Thus, Mr. Clarke’s immediate aims are, as I pointed out in a previous post:
There’s a need to fight for increases in the adequacy of healthcare. The pandemic has made that absolutely clear. We need pharmacare, dental care, a unviersal childcare program that is not an empty perennial liberal promise. We need post-secondary education to be free; we need free public transport systems. On all of these fronts, we need to take up a fight.
We do indeed need to engage in fights on all these fronts–but we also need to link up such fights with the need to abolish the class power of employers (see Critique of the Limited Aim (Solution)–Decent Wages–of a Radical Social Democrat: The Case of the Toronto Radical, John Clarke: Part One); there is no evidence that Mr. Clarke sees improves wages, pharmacare, etc. as not only reforms but as also stepping stones to the abolition of the double movement.
If Mr. Clarke’s aims of achieving increases in wages, pharmacare, etc. were realized, some employers would, eventually, try to escape from such limitations as they did increasingly from the 1970s. The movement of seeking to enhance income support systems would, if not immediately then eventually, be met by a countermovement of employers seeking to avoid such restrictions. If they succeeded, then of course many workers, citizens, immigrants and migrants would seek to expand the income support system once again–and this process would have no end.
Aiming for a socialist society, without a class of employers, would seek to put an end to such class struggle–and not perpetuate it. Mr. Clarke’s position, by contrast, is the perpetuation of class struggle for eternity. It sounds radical, but it really is not; its aim is to achieve what cannot be achieved permanently–economic and social security in the context of economic coercion and the class power of employers.
Without any explicit aim for ending the power of the class of employers being used to organize present activities and critiques, this constant to and fro often leads to insecurity, turmoil and suffering among workers, citizens, immigrants and migrants. From Streeck, (2016), How Will Capitalism End: Essays on a Failing System:
The tensions and contradictions within the capitalist political-economic configuration make for an ever-present possibility of structural breakdown and social crisis. Economic and social stability under modern capitalism must be secured on a background of systemic restlessness4 produced by competition and expansion, a difficult balancing act with a constantly uncertain outcome. Its success is contingent on, among other things, the timely appearance of a new technological paradigm or the development of social needs and values complementing changing requirements of continued economic growth. For example, for the vast majority of its members, a capitalist society must manage to convert their ever-present fear of being cut out of the productive process, because of economic or technological restructuring, into acceptance of the highly unequal distribution of wealth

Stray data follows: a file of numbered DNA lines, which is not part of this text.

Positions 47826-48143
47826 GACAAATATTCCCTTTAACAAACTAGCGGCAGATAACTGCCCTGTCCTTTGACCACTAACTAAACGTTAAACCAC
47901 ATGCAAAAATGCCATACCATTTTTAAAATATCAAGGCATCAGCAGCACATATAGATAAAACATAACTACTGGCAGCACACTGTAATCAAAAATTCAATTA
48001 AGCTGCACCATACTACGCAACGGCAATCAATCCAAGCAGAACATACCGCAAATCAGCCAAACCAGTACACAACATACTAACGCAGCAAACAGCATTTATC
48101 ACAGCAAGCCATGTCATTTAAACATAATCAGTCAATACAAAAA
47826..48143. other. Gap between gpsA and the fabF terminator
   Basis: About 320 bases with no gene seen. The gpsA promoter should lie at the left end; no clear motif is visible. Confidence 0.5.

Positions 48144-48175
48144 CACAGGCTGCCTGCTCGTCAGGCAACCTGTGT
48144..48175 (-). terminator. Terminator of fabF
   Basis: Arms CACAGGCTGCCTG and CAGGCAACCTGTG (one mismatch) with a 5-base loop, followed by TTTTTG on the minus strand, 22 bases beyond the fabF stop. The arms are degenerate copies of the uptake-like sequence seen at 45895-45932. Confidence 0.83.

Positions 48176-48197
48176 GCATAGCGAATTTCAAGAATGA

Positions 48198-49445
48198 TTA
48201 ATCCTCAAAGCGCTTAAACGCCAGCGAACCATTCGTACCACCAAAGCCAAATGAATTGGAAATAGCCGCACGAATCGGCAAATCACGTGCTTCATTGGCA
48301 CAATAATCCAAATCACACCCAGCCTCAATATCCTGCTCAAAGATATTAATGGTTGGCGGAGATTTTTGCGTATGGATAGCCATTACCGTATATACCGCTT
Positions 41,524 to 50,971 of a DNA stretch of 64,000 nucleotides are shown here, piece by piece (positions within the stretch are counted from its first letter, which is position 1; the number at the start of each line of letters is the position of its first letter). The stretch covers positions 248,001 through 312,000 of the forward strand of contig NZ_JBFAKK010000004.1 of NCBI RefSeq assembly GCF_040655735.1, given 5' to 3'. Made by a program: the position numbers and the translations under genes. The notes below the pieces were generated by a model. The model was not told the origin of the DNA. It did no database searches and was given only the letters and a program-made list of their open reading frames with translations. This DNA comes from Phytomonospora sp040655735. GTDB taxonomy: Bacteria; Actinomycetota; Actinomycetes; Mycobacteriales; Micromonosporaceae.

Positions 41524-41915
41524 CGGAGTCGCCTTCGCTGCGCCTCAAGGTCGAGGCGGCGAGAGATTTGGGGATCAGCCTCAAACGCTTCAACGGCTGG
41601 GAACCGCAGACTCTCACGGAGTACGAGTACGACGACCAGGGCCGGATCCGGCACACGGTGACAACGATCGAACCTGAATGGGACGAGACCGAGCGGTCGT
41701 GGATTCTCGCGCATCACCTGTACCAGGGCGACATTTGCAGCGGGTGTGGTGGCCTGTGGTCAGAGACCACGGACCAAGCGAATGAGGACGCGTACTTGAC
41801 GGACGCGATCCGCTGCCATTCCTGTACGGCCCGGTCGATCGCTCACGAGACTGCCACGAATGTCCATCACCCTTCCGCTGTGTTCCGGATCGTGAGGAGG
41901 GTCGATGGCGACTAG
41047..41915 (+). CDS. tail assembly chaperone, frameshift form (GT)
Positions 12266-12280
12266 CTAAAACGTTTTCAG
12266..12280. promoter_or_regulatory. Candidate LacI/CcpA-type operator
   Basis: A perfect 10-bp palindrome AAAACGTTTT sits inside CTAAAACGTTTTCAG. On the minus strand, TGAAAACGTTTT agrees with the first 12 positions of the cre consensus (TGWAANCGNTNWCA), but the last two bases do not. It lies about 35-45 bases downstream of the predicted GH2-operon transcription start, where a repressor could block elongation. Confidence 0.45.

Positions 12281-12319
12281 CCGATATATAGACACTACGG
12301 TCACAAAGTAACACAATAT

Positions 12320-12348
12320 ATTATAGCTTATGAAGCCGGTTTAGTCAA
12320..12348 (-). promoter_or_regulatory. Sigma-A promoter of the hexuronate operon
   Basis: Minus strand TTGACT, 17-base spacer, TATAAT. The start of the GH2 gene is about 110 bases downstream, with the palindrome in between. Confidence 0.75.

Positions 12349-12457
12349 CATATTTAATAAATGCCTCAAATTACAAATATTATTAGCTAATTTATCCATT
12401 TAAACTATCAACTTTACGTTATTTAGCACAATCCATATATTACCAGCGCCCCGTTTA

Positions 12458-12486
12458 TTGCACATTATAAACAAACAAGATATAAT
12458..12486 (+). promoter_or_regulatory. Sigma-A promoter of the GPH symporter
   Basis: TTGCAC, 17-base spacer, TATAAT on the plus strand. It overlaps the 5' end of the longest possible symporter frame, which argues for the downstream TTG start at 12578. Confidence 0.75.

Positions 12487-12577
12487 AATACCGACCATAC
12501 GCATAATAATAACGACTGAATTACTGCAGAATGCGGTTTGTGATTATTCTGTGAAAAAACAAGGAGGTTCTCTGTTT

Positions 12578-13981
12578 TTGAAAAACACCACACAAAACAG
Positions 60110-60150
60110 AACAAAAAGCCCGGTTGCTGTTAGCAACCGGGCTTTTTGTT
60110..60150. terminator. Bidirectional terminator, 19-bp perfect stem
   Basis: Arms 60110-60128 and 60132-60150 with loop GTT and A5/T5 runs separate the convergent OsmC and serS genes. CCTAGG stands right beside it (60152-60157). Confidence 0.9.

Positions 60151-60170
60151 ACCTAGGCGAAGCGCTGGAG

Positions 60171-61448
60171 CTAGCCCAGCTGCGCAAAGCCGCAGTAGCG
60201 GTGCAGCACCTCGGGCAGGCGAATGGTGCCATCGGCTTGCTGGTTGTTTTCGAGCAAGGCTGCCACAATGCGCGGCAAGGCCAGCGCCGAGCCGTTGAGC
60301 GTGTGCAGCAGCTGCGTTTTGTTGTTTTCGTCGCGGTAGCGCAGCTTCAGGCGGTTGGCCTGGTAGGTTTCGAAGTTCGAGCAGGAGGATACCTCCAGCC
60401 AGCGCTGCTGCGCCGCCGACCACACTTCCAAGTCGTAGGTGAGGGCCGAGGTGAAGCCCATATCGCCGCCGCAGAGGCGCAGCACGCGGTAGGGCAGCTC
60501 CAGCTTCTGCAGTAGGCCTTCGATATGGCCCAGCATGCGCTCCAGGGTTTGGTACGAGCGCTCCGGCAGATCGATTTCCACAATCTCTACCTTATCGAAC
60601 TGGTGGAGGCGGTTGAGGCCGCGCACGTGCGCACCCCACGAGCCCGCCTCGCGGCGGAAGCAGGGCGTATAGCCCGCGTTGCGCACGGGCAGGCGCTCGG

and power generated by the capitalist economy and a belief in the legitimacy of capitalism as a social order. For this, highly complicated and inevitably fragile institutional and ideological provisions are necessary. The same holds true for the conversion of insecure workers – kept insecure to make them obedient workers – into confident consumers happily discharging their consumerist social obligations even in the face of the fundamental uncertainty of labour markets and employment. In light of the inherent instability of modern societies founded upon and dynamically shaped by a capitalist economy, it is small wonder that theories of capitalism, from the time the concept was first used in the early 1800s in Germany and the mid-1800s in England, were always also theories of crisis. This holds not just for Marx and Engels but also for writers like Ricardo, Mill, Sombart, Keynes, Hilferding, Polanyi and Schumpeter, all of whom expected one way or other to see the end of capitalism during their lifetime.
Mr, Clarke’s political position, despite his rhetoric to the contrary of anti-capitalism this and anti-capitalism that, is not to end the power of the class of employers and the associated economic, social and political relations but their reform in order to leave behind, not class relations, but neoliberalism. Mr. Clarke recognizes that there is a “to and fro movement of capitalism” without taking it into consideration in formulating his anti-neoliberal but not anti-capitalist strategy.
Mr. Clarke’s Reformist Solution of an Enhanced Welfare State Fails to Abolish the Double Movement but Only Temporarily the Neoliberal Variety of Capitalism
Mr. Clarke’s solution of an enhanced welfare state is utopian in that such a solution has not and cannot address the fundamental features of a capitalist society. From George McCarthy (2018), Marx and Social Justice Ethics and Natural Law in the Critique of Political Economy, McCarthy, page 329:
Inquiring even further, Marx unearths the inherent logical flaw and historical tendency toward the overproduction and destruction of capital which makes the long-term prospects and continued viability of capitalist production highly questionable: rising organic composition of capital [rising value of machinery, raw materials, buildings, etc. relative to the amount of labour power employed], tendential falling rate of profit, intensification of labour exploitation, lengthening of the workday and expansion of labour time and constant capital (means of production), increased productivity of the machinery and technology of constant capital, growing disproportionality of capital development and rising surplus population, economic concentration and centralisation, growing disparity between capital accumulation and profit realisation, and, finally, functional stagnation and systems breakdown. Of course Marx … is aware that there is dialectic within the mode of production between logic and history, economic natural law and fundamental economic structures, and that these tendencies also encounter counteracting influences that may blunt for a time the necessary development of the logic of capital.
There is no indication in Mr. Clarke’s writings and presentations that he incorporates the aim of abolishing class relations characteristic of a society dominated by a class of employers into either his theory or his practice.